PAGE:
"My discovery of a partial skeleton of Suskityrannus put me onto a scientific journey that has framed my career. I am now an assistant professor that gets to teach about Earth history," says Nesbitt.
Nesbitt eventually took possession of his find and carted it around with him as he moved between academic jobs until it was finally identified.
Andy Samberg and Cristin Milioti get stuck in an infinite wedding time loop.
- Two wedding guests discover they're trapped in an infinite time loop, waking up in Palm Springs over and over and over.
- As the reality of their situation sets in, Nyles and Sarah decide to enjoy the repetitive awakenings.
- The film is perfectly timed for a world sheltering at home during a pandemic.
China moves to Russia and India takes over Canada. The Swiss get Bangladesh, the Bangladeshi India. And the U.S.? It stays where it is.
What if the world were rearranged so that the inhabitants of the country with the largest population would move to the country with the largest area? And the second-largest population would migrate to the second-largest country, and so on?
A recent analysis of a 76-million-year-old Centrosaurus apertus fibula confirmed that dinosaurs suffered from cancer, too.
- The fibula was originally discovered in 1989, though at the time scientists believed the damaged bone had been fractured.
- After reanalyzing the bone, and comparing it with fibulas from a human and another dinosaur, a team of scientists confirmed that the dinosaur suffered from the bone cancer osteosarcoma.
- The study shows how modern techniques can help scientists learn about the ancient origins of diseases.
Centrosaurus apertus fibula
Royal Ontario Museum<p>In the recent study, the team used a combination of techniques to analyze the fibula, including taking CT scans, casting the bone and studying thin slices of it under a microscope. The analysis suggested that the dinosaur likely suffered from osteosarcoma, a type of bone cancer that affects modern humans, typically young adults.</p><p>For further evidence, the team compared the damaged fibula to a healthy fibula from a dinosaur of the same species, and also to a fibula that belonged to a 19-year-old human who suffered from osteosarcoma. Both comparisons supported the osteosarcoma diagnosis.</p>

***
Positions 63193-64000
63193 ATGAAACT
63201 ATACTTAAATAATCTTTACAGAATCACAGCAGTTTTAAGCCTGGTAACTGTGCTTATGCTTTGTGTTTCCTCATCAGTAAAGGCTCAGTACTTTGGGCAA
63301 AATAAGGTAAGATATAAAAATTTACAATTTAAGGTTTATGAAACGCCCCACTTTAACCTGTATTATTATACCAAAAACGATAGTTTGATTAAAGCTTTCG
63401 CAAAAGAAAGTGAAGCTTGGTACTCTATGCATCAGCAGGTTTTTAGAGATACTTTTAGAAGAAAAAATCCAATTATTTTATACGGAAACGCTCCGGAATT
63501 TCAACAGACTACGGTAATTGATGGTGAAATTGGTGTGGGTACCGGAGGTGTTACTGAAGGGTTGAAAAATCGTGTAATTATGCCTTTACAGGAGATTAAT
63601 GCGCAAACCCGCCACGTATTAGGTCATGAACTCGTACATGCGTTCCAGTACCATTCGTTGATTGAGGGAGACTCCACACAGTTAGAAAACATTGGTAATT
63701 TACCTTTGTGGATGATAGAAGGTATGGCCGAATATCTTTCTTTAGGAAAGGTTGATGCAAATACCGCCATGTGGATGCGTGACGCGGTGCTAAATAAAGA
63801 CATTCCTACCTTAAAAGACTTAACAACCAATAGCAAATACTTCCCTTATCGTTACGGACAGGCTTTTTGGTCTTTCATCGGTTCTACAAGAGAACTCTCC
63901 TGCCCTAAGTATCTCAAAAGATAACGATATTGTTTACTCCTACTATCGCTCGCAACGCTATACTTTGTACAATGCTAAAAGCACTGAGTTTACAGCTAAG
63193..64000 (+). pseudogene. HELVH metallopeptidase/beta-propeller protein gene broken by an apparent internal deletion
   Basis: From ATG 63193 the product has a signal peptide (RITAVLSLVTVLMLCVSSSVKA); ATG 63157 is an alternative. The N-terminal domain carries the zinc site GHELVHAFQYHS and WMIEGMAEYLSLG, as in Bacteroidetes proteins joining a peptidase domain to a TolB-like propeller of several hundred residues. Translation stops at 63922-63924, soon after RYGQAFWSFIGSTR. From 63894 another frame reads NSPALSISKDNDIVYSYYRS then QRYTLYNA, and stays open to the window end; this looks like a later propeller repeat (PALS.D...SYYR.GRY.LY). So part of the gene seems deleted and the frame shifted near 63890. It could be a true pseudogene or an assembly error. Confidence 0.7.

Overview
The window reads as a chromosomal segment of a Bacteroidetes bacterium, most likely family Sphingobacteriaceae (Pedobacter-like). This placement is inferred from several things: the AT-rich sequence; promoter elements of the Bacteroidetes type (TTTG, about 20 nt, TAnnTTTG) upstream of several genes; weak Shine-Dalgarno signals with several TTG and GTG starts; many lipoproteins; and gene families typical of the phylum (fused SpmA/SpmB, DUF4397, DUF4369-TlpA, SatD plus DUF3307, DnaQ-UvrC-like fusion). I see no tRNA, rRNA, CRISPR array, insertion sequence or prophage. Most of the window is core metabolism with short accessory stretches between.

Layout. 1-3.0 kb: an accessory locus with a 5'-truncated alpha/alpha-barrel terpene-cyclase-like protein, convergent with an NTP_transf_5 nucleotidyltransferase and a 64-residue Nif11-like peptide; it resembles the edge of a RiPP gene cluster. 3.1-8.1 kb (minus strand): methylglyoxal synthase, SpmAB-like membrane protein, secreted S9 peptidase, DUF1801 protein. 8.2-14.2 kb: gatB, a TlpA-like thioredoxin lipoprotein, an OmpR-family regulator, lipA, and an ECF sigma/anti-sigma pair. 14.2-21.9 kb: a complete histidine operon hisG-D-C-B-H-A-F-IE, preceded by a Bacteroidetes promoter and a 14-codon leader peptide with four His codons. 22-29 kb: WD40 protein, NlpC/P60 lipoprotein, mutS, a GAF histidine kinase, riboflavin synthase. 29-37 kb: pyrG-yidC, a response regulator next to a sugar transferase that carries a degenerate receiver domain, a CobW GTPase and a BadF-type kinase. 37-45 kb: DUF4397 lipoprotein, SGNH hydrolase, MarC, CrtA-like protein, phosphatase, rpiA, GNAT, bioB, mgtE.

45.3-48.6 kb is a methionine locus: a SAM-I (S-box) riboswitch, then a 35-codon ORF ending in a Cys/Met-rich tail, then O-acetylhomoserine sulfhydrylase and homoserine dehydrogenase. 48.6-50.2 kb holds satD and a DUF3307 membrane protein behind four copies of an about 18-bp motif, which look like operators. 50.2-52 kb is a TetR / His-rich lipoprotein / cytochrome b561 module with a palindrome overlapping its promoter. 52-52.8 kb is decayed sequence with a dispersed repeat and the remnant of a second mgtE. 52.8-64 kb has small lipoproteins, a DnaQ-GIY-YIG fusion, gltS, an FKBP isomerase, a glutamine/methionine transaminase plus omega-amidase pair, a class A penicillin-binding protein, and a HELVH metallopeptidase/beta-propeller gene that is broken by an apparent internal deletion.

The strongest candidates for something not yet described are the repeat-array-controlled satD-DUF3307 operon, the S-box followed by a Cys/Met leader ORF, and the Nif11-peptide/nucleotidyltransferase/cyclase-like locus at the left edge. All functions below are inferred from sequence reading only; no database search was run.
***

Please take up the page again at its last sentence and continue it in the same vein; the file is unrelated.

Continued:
Evans et al.<p style="margin-left: 20px;">"The shin bone shows aggressive cancer at an advanced stage," Evans said in a <a href="https://www.rom.on.ca/en/about-us/newsroom/press-releases/rare-malignant-cancer-diagnosed-in-a-dinosaur" target="_blank">press release</a>. "The cancer would have had crippling effects on the individual and made it very vulnerable to the formidable tyrannosaur predators of the time."</p><p style="margin-left: 20px;">"The fact that this plant-eating dinosaur lived in a large, protective herd may have allowed it to survive longer than it normally would have with such a devastating disease."</p><p>The fossilized fibula was originally unearthed in a bonebed alongside the remains of dozens of other <em>Centrosaurus </em><em>apertus</em>, suggesting the dinosaur didn't die from cancer, but from a flood that swept it away with its herd.</p>
Dinosaur fibula; the tumor mass is depicted in yellow.
Royal Ontario Museum/McMaster University<p>The new study highlights how modern techniques can help scientists learn more about the evolutionary origins of modern diseases, like cancer. It also shows that dinosaurs suffered through some of the same terrestrial afflictions humans face today.</p><p style="margin-left: 20px;">"Dinosaurs can seem like mythical creatures, but they were living, breathing animals that suffered through horrible injuries and diseases," Evans said, "and this discovery certainly makes them more real and helps bring them to life in that respect."</p>